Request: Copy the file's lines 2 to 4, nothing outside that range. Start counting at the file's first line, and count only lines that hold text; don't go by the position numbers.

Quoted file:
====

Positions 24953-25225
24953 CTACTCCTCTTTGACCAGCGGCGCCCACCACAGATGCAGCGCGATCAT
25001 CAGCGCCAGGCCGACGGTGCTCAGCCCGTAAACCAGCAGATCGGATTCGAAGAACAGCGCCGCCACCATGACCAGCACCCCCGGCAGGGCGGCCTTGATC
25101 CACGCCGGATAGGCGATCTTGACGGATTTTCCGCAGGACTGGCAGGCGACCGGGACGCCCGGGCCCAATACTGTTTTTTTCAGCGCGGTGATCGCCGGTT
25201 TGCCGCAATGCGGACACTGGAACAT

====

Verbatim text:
24953 CTACTCCTCTTTGACCAGCGGCGCCCACCACAGATGCAGCGCGATCAT
25001 CAGCGCCAGGCCGACGGTGCTCAGCCCGTAAACCAGCAGATCGGATTCGAAGAACAGCGCCGCCACCATGACCAGCACCCCCGGCAGGGCGGCCTTGATC
25101 CACGCCGGATAGGCGATCTTGACGGATTTTCCGCAGGACTGGCAGGCGACCGGGACGCCCGGGCCCAATACTGTTTTTTTCAGCGCGGTGATCGCCGGTT